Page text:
Years ago, you and your body have made acquaintance and have, since then, built up a close relationship. You were born into your body and the two of you grew up together. In the beginning your skin felt soft and you were fascinated by your own hands. You taught your body how to walk and your body told you when to sleep or cry. In summers you could feel your body sweat and in the winter your body would make you shiver. Your legs have carried you along all the remarkable roads you have walked in your life, your arms have met your favorite people in the world and your mouth has kissed to send butterflies to your stomach. Your body was there for your first time and your body went with you on your last day of school. Nothing is as intimate as this. There were some bumps in the road, sure, but no matter how complicated or troublesome, there will always be that intimate relationship. Your body could not match with how you feel inside, you could feel alienated by your genitals, uncomfortable because of your appearance or your body could not work the way you feel it should work. Maybe sometimes you take your body for granted; you don’t take good care of it or you are simply not aware that your body needs to be handled with care. Every body has its own requirements, flaws and charm. You’ve learned about each other’s shortcomings and you’re in the process of forgiving and growing further together even when this might hurt or exhaust you. What’s most important is: You have been the one building this relationship; you are behind the countless attempts of befriending your body, then fighting it and making up to your body. You can criticize your body, push your body, admire your body and know your body unlike anybody else.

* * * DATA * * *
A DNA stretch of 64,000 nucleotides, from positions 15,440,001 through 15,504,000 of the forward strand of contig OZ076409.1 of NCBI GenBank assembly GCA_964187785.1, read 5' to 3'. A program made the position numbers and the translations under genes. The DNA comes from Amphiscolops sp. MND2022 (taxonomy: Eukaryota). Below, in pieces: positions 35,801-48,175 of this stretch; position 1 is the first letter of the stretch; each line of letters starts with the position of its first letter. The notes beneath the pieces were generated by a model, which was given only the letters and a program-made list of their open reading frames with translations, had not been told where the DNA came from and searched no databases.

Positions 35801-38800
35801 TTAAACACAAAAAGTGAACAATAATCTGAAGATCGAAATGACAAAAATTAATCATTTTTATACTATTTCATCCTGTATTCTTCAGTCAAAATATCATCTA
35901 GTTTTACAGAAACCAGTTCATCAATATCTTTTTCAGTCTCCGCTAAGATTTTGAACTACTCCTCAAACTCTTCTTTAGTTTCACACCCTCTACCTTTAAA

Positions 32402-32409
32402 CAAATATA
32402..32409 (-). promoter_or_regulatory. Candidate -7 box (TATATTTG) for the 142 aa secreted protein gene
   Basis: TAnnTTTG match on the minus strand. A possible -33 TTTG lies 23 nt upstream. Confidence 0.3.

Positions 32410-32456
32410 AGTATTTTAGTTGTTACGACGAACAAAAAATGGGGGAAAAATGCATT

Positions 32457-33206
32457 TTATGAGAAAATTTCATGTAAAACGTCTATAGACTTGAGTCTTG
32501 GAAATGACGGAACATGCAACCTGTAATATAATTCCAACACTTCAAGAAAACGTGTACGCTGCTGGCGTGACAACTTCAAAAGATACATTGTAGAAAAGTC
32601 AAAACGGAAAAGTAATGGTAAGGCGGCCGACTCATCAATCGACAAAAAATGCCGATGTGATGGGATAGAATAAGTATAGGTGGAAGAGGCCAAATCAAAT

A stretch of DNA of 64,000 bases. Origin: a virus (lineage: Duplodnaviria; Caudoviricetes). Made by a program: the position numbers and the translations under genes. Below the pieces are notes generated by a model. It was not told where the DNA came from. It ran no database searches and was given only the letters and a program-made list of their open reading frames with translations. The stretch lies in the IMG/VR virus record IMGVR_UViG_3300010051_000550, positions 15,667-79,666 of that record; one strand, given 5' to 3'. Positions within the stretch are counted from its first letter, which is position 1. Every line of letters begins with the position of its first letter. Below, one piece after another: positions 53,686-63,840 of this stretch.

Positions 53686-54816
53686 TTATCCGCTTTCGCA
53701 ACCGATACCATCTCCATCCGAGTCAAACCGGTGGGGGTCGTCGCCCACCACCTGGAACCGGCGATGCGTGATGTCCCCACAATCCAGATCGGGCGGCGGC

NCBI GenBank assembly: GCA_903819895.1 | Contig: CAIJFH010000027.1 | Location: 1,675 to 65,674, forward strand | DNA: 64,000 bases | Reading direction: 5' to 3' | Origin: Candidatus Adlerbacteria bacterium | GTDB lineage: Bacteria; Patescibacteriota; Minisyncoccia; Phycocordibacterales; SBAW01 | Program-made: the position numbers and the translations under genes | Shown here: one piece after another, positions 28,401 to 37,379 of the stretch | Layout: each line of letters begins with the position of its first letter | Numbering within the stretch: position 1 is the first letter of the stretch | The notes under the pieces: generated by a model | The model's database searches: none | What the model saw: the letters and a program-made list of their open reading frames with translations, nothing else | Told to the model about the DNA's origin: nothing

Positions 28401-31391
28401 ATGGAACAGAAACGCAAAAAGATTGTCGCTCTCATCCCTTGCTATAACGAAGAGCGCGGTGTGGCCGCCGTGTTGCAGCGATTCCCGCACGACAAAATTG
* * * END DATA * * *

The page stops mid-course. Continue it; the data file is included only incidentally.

Since the beginning of time, femmes’ bodies have been under moral surveillance. The bible told women that our bodies were temples, and that our value is directly linked by what we choose to do with it. The choice is not ours, as we should be grateful for the body we have received from god. Women who have wombs have been told that their body is a host; your most important task is to create life and when unwanted life is accidentally created, it is more important than your autonomy over your body. You and your body are policed to disrupt your relationship; abandon your work-in-progress and sacrifice yourselves to the moral task of delivering a child. You and your body are pushed around by beauty standards who brutally interrupt your conversations with your body and point you to your fat and your body hair. You and your body are tossed around by gender norms who scream at you what your body is and what it is not. Your body is physically altered either directly or indirectly by your surroundings; there are intrusions and aggressions and your body changes in the process. You’re left with bruises, scars, marks and bumps. You’re left with associations and trauma’s. When you’re faced with that one part of your body, it makes you cringe, fills you with sorrow or regret. You’re the one who has to pick up all the pieces and put them back together, bring back the love and comfort in yours and your body’s affair. You have to reclaim your property, your home, your friend: Your body.
Text: Tessel ten Zweege
Images: Imke van Haaff